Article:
I’ve navigated from Asset 11430 and the Rotating Item field to the Item Master application and item PUMP100. As you can see from the screenshot the item has the same classification and the same set of attributes in the item specification as the asset had in its asset specification. The attribute values for NPSH and DRIVER are blank on the item and were filled in on the asset.
If you update the value for an attribute in the item specification, then any assets or locations linked to the item through the Rotating Item field will also be updated. The Item Master record drives changes through to the assets and locations that are linked to it. This will also be the case if you add a new attribute to the item specification it will be added to the associated locations and assets. This might take a while if there are many assets and locations linked to the rotating item, so do have some patience.
You can stop the update of an attribute on a location or asset specification by setting the hidden field ‘Item Specification Value Changed?’ to one. This tells Maximo not to update the asset or location specification for this attribute if it is changed on the item specification.
Also, if you add a new attribute to an asset or location specification then the ‘Inherited from Item?’ field is set to zero, which tells Maximo not to consider that attribute when looking to update the asset or location specification from the item specification.
But what if you never wanted an item specification attribute to be set on a location and/or asset? Well, there are two hidden fields on the item specification object called ITEMSPEC:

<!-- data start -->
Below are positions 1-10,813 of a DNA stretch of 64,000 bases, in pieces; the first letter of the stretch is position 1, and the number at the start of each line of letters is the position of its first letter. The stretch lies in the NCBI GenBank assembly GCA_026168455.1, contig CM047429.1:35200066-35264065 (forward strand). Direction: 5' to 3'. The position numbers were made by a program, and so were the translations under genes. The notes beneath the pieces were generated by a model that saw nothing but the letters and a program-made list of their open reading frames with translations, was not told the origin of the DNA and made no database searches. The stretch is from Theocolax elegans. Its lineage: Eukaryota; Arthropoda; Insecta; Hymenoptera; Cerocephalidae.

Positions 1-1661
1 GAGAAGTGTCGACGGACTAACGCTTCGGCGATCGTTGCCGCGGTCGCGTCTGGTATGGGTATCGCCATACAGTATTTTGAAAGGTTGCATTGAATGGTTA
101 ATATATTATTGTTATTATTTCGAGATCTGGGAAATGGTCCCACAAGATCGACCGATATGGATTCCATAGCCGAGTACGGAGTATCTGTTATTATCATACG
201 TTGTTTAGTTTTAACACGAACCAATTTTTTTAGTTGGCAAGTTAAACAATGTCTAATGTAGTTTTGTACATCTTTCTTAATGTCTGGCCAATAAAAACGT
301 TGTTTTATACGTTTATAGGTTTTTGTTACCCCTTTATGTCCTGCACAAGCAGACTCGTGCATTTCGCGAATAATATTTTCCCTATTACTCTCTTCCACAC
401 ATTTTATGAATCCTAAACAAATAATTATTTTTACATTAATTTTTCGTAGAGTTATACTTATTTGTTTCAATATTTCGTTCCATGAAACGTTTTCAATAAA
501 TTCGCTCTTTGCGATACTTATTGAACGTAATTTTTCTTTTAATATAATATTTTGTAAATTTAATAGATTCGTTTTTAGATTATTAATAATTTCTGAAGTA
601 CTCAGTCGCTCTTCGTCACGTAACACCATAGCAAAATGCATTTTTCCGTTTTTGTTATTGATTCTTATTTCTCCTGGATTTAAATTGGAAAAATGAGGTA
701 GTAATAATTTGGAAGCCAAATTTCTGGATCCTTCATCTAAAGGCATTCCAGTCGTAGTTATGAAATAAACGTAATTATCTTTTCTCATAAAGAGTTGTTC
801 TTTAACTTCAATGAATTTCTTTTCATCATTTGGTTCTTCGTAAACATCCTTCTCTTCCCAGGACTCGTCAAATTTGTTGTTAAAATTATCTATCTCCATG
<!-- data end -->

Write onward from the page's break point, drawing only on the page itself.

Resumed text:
- All Asset Specs Use Value (ALLASSSPECUSEVALUE)
- All Location Specs Use Value (ALLLOCSPECUSEVALUE)
These two fields are defaulted to one and what they do is set the ‘Inherited from Item?’ field on the asset specification and the location specification record when the asset or location is associated with a rotating item and the classification is copied.
Therefore, if some item specification attributes are not relevant to an asset, then change ‘All Asset Specs Use Value’ to zero. Similarly set ‘All Location Specs Use Value’ to zero if an attribute is not relevant to a location specification. Have both attributes set to zero if the attribute is only useful for procurement or inventory purposes.
So, what happens if you clear the classification on an item or reclassify the item? Remember the item is the master and the classification on the rotating asset is read-only. The classification will be cleared on assets and locations that reference the rotating item unless there has been a change to one of the attribute values on the location or asset. Reclassifying the Item Master record will also reclassify any associated assets or locations.
Thank you for watching
I hope you have enjoyed this episode on Location and Asset Specifications and found it useful and thank you for watching. We would like to see you back in our next episode when we will take a closer look at Asset Subassemblies and Spare Parts. Don’t forget to hit the Subscribe button, and if you enjoyed this video, please give it a thumbs up.
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Until another time, Goodbye.